Building in a bushfire prone area
About Bushfire Prone Areas (BPAs)
To help protect buildings in the event of bushfire, special construction standards apply to bushfire prone areas throughout Australia. These were introduced after the Black Saturday bushfires of 2009, with the aim of reducing the devastation and damage caused by bushfire.
Who designates Bushfire Prone Areas (BPAs)?
Council does not designate Bushfire Prone Areas (BPAs) or assess Bushfire Attack Levels (BALs).
BPAs are designated by the Department of Environment, Land, Water and Planning (DELWP)
Bushfire Attack Levels (BALs) are regulated by the Victorian Building Authority (VBA)
How to request a review of a BPA designation
To request a review contact DELWP
Building or renovating in a BPA
If your land is in a designated bushfire prone area, you must get a Bushfire Attack Level (BAL) assessment before you start designing and building your new home. This assessment will establish what construction methods and requirements you need to meet to help protect the building in the event of a bushfire – ranging from protection from embers to direct flames.
Building a new home
All new homes constructed in a BPA must be built to a minimum Bushfire Attack Level (BAL). This generally includes sealing roofs, and addressing doors and windows. Higher construction levels may be required depending on the property’s BAL assessment.
Renovating an existing home
While you are not required to renovate or retrofit your home in a bushfire prone area according to legislation, you should definitely consider bushfire risk. For more information on retrofitting your home for better bushfire protection go to the VBA website.
Step 1 - Check if you are in a bushfire prone area (BPA)
If you have a street address
Go to the Land channel website, enter your street address and click search to download a bushfire prone area property report, free of charge.
If you have a lot on plan or lot on street number
Go to the interactive map on the Land channel website and select Lot on Plan or Lot on Street then click search.
If you are in a Bushfire Prone Area, you will need to get an assessment of your property’s Bushfire Attack Level (BAL).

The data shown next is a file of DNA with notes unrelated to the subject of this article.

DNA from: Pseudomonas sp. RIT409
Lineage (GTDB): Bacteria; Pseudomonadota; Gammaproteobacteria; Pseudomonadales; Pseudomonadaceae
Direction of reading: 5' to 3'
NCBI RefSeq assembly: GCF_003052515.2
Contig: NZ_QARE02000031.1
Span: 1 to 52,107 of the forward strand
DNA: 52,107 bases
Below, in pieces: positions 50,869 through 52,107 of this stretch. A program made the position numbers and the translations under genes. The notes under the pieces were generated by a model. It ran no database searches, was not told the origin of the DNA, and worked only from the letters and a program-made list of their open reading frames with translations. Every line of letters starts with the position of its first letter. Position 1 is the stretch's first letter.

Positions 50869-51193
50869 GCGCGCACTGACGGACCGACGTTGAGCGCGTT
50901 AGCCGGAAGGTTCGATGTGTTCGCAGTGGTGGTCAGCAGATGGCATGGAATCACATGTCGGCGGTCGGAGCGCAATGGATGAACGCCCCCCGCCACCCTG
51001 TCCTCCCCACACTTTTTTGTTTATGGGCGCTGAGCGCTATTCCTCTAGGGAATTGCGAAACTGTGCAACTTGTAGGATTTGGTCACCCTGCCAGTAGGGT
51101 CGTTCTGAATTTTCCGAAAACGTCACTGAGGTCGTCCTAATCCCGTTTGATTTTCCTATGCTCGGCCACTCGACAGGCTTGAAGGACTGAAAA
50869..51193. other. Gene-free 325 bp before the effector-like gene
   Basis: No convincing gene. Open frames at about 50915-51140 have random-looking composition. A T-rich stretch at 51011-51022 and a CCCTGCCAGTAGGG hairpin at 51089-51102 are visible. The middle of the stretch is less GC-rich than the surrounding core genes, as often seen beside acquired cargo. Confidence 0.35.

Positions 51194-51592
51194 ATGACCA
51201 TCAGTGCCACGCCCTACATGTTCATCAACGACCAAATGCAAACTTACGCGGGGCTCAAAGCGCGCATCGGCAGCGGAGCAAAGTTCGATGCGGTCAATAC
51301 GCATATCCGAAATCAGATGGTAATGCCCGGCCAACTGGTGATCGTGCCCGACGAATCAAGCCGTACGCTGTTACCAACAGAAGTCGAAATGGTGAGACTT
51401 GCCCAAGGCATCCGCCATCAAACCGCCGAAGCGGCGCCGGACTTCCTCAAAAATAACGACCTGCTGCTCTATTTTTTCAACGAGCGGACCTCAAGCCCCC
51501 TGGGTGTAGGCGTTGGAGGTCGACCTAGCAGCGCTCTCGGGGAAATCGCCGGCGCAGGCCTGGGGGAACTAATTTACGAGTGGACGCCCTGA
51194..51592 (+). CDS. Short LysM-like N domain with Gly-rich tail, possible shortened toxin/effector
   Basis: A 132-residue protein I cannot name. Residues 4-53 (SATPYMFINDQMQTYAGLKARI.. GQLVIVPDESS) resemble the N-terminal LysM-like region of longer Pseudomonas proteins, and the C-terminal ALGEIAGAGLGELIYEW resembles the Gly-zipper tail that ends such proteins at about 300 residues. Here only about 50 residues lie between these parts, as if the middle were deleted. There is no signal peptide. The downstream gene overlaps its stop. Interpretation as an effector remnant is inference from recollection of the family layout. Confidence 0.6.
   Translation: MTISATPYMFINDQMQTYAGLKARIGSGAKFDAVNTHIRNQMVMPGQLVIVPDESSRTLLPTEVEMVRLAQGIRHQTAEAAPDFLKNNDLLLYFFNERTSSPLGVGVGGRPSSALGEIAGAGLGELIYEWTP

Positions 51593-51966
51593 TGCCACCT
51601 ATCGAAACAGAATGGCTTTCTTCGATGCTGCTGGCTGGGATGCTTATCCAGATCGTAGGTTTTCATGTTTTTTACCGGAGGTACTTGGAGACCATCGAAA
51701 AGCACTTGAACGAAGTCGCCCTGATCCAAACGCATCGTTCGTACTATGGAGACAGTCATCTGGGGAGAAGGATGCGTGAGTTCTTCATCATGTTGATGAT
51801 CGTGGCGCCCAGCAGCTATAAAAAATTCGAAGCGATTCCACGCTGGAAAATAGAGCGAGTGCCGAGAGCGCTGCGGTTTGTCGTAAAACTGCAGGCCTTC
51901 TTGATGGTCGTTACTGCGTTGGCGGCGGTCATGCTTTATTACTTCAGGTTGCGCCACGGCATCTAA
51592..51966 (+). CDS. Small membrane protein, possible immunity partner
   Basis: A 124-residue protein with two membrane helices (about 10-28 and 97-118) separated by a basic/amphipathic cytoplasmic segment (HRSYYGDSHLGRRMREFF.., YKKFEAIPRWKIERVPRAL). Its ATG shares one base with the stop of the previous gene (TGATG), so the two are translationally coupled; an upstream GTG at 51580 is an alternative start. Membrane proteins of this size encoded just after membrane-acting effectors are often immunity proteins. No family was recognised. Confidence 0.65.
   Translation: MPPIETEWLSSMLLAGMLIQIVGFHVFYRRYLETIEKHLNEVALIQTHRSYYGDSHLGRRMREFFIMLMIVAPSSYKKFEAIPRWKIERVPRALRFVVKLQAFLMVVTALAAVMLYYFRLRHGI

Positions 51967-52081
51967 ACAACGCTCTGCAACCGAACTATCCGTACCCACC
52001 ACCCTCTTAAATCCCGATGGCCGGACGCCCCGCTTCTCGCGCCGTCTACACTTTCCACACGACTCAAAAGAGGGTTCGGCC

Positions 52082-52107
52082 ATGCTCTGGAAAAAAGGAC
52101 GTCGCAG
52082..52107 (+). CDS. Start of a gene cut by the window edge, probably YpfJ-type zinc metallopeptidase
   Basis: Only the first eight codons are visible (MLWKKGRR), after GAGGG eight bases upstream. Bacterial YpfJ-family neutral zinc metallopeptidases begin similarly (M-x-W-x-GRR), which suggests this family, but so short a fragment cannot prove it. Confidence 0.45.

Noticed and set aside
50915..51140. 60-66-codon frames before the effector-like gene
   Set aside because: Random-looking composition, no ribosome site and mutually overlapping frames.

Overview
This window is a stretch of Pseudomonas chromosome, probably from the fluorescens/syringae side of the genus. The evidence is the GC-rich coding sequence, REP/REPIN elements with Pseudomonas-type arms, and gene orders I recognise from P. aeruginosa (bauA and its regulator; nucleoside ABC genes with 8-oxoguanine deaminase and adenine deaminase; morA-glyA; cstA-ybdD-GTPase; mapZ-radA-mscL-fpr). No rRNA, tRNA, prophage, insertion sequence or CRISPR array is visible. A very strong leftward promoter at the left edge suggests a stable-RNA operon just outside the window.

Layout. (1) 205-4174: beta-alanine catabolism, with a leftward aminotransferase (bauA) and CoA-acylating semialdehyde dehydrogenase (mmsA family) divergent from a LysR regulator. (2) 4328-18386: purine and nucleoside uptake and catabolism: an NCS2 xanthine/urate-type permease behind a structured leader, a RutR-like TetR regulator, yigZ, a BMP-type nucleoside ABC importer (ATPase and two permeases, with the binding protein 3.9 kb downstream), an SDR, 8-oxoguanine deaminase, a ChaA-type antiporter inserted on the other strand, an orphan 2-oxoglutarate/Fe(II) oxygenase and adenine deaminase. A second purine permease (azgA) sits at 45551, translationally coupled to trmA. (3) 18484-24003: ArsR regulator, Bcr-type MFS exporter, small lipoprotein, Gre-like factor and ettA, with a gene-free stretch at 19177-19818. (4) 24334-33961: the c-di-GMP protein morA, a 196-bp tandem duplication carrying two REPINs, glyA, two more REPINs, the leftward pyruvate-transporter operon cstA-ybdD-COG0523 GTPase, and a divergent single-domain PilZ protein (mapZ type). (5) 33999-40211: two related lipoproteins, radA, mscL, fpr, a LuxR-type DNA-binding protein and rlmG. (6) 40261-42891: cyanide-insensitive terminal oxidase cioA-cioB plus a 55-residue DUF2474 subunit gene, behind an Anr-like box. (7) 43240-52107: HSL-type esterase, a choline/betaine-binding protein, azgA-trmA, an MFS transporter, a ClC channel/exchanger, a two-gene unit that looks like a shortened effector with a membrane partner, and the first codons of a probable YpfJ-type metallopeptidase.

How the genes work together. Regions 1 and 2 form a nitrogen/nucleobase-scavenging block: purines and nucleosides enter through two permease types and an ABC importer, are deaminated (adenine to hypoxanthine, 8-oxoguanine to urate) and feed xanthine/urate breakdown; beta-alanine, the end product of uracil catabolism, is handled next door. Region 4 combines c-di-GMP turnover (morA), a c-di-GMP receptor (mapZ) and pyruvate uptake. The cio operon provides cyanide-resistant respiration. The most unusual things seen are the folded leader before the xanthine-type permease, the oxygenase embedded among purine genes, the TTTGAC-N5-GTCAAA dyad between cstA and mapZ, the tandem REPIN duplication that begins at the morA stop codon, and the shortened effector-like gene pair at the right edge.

Step 2 - Get an assessment of your property’s Bushfire Attack Level (BAL)
The Victorian Building Authority (VBA) recommends you get advice from your builder or private building surveyor regarding the assessment.
They will either advise you to engage an accredited assessor, or you may be able to submit this Victorian Building Authority Bushfire Attack Level (BAL) assessment report
Some plans of subdivision provide BALs however it is recommended that an assessment still be done to reduce risk.
For more information on BAL assessments go to the VBA website
In a bushfire prone area, the minimum BAL is 12.5, unless a modification to the Building Appeals Board is supported by the private building surveyor.
Bushfire Attack Levels and their predicted bushfire attack risk
|Bushire Attack Level (BAL)||Description of predicted bushfire attack and levels of exposure|
|LOW||Insufficient risk to warrant specific construction requirements|
|19||Increasing levels of ember attack and burning debris ignited by windborne embers together with increasing heat flux between 12.5 and 19 kW m²|
|29||Increasing levels of ember attack and burning debris ignited by windborne embers together with increasing heat flux between 19 and 29 kW m²|
|40||Increasing levels of ember attack and burning debris ignited by windborne embers together with increasing heat flux witht he increased likelihood of exposure to flames|
|FZ||Direct exposure to flames from fire front in addition to heat and flux ember attack|
Step 3 - Design according to the BAL assessment
Based on the outcome of the BAL assessment, your building must be designed in accordance with
Consult with an architect/draftsperson or building surveyor to ensure your building meets requirements.
Council does not generally provide design advice relating to AS3959.
Difference between a BPA and Bushfire Management Overlay (BMO)
The Bushfire Management Overlay (BMO) is different to a Bushfire Prone Area (BPA).
BMOs are regulated by the Planning and Environment Act. BPAs are regulated by DELWP.
The BMO applies to land that may be significantly affected by a bushfire. If your land is in a BMO you may need a planning permit to develop or subdivide your property. New developments in a BMO must have appropriate bushfire protection measures.
To check if a property is in a Bushfire Management Overlay area follow our instructions on how to check zones and overlays for a property
If the proposed building on your property is covered by a BMO under the planning scheme or a site assessment for the planning permit applies, the building must be constructed according to the Bushfire Attack Level (BAL) specified on the planning permit. The building surveyor must accept that BAL to determine the construction requirements that apply to the building.
For more information on Bushfire Management Overlays contact our Statutory Planning Department on 1300 787 624
Replacing buildings damaged by fire
The Victorian Government is streamlining the process for rebuilding homes destroyed by bushfire by removing the need for a planning permit where possible.
For many properties, you do not need a planning permit to build a private bushfire shelter (maximum size: 30 square metres). However this does not apply to land within the Urban Floodway Zone, Erosion Management Overlay, Floodway Overlay, Land Subject to Inundation Overlay, Special Building Overlay or Heritage Overlay.
More information and advice
Designation in Bushfire Prone Areas: Contact the Department of Environment, Land, Water and Planning (DELWP) on 136 186
BAL assessments: Contact the Victorian Building Authority (VBA)
For other information on building in a bushfire prone area contact our Building team on 1300 787 624